Bookkeeping software is marketed as being so easy that anyone can do it. And it can seem very simple: type in the amount and the date and voila, you’re a bookkeeper!
Unfortunately, no. It’s not that simple.
If you want to do your own bookkeeping, you should grok a few core concepts:
Account Types: You will need to be able to apply income and expenses to their correct categories. Do you know the difference between the tools and the supplies accounts? What dates do you use for sales? How do you post the receipts you get from your customers if they’re partly paying a bill? Where do bank charges live? Where do bad debts go to die? What in the world is an amortization?
Cash Expenses: You go to the bank machine and draw out $100. You get a coffee at a shop, tip the barista. Then you go down the road and get some gas. Then you buy some office supplies, including a notebook for your kid’s school. Then you go home and dump the change and the receipts on your night table. You are registered for GST. How do you post that?
Balancing The Bank: All bookkeeping is driven by how it’s paid. So, if you go to put in a receipt, is your bank account set up correctly? Do you know what general ledger account it is? Was the invoice and the payment made on the same day? Then when everything is posted to the bank (income, expenses, bank charges, transfers and whatever) you need to be able to reconcile the balance in the general ledger with the balance on your bank statement.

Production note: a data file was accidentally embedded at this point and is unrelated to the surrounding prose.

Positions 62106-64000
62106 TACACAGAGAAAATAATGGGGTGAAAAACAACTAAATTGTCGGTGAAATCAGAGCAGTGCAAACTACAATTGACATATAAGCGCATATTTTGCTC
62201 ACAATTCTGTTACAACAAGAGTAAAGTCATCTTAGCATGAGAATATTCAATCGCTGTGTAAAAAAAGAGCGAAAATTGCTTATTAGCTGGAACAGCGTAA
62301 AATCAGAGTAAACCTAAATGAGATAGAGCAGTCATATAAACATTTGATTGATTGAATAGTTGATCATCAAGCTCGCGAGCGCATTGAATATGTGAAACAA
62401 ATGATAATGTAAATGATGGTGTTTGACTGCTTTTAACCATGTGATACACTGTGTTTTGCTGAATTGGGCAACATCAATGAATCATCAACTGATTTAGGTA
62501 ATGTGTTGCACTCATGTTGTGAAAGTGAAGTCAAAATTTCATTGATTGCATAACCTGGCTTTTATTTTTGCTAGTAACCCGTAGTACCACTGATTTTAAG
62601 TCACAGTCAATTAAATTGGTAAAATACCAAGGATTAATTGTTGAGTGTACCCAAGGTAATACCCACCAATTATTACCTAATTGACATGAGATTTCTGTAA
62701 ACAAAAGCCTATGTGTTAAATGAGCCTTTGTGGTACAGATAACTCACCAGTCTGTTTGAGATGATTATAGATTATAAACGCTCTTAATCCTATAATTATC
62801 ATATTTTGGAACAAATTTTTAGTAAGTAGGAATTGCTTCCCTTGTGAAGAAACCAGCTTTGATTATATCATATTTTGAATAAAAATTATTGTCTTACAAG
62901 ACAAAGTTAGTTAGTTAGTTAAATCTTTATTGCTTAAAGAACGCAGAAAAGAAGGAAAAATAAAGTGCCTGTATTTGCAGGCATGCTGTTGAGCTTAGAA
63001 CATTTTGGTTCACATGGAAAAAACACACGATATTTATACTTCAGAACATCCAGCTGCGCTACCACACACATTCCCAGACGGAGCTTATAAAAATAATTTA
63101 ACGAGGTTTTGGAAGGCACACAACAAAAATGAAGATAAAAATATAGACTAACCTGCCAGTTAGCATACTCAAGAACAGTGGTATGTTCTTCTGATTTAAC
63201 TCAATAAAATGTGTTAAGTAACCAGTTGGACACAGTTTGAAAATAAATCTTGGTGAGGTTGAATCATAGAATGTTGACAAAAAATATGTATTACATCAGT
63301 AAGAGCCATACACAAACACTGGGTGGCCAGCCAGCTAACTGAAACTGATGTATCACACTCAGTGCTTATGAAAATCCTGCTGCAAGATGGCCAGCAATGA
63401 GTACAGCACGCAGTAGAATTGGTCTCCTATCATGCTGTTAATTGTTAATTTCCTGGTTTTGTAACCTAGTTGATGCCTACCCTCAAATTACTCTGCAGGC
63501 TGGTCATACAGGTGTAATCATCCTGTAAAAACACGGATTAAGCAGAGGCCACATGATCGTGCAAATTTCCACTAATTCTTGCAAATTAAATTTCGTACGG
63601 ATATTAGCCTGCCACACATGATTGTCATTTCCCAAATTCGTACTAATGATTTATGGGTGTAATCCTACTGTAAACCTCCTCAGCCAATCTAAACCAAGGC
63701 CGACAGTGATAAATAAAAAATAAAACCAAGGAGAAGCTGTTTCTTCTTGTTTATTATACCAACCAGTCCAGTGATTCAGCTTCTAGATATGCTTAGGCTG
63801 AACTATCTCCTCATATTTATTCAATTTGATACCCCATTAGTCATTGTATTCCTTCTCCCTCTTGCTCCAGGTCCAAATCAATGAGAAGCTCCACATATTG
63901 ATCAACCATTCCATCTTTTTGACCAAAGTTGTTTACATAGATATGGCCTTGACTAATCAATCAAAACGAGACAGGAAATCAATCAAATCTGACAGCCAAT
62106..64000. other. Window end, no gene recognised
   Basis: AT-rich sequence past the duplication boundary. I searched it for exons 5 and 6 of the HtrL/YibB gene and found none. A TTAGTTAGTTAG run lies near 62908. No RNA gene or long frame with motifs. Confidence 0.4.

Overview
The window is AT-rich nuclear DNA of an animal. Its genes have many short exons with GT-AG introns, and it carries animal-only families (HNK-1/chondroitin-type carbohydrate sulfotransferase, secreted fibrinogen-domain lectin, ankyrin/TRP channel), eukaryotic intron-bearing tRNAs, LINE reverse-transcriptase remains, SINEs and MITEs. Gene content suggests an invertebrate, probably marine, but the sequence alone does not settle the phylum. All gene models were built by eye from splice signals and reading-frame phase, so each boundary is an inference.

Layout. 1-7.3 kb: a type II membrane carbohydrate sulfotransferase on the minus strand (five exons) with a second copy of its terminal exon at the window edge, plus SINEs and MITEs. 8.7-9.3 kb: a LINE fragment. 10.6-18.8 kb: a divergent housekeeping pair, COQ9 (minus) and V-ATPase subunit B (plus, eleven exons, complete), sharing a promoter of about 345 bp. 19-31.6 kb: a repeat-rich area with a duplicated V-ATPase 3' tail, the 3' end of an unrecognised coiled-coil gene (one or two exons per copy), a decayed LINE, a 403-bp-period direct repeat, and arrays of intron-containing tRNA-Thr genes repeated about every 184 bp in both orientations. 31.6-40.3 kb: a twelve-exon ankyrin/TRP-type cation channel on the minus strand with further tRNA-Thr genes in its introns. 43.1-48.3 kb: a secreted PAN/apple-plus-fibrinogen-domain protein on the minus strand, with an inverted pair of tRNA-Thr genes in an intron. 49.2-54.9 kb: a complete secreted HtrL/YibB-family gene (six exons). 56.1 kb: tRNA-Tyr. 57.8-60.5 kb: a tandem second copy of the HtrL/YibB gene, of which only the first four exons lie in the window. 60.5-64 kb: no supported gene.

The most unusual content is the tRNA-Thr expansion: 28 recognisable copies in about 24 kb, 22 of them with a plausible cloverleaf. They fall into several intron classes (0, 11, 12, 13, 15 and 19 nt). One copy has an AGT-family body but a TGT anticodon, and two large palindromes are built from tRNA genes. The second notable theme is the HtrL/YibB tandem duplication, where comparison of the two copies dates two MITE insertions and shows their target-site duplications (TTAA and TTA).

Personal Portion of Business Expenses: Say you use your car for both business and personal use. How do you manage the expenses? What if the gas goes through the business account, but the insurance goes through your personal account? How do you post lease payments? Is there GST in them, or GST and PST, or neither? What if it was a purchase? How do you post the payments? Will you need an interest schedule?
So, yes, if you want to do your own books in accounting software and you’ve understood everything above, probably you can go for it.
But if not, don’t fret, you have other options.
The Spreadsheet: If you’re just a small business without payroll or anything fancy, you can set up a spreadsheet with relevant category columns and formulas to balance the bank account as you go. Here I highly recommend that you get a pro to set it up for you. It shouldn’t take them more than a couple of hours and then you have it for years. You can ask the professional to look it over now and then, making any small corrections and giving you feedback on how it’s going. I have clients that have been using their same spreadsheets for over a decade, so it’s worth it to have it set up properly.
Hire a Bookkeeper: Okay, there’s the obvious. Hire someone to do it for you and get on with your life. Probably this is the more expensive option, but in the long run, it’s done right the first time and you always know where your business it at. (Obviously, we're here to help.)
Online Product: You can subscribe to an online accounting software and share the duties with your bookkeeper. A lot of clients like to do their own invoicing and maintain their receivables but don’t mind giving the rest over to the bookkeeper. It saves you a bit of money since handling the revenue can be time-consuming, but you still get a clean set of books at the end. Over time, you can learn more and more to add tasks as you go, moving towards bookkeeping independence, if that's your goal.
Just always remember that you have choices. Every business is different from every other business, and it’s okay for you to find the right solution to fit you and your life.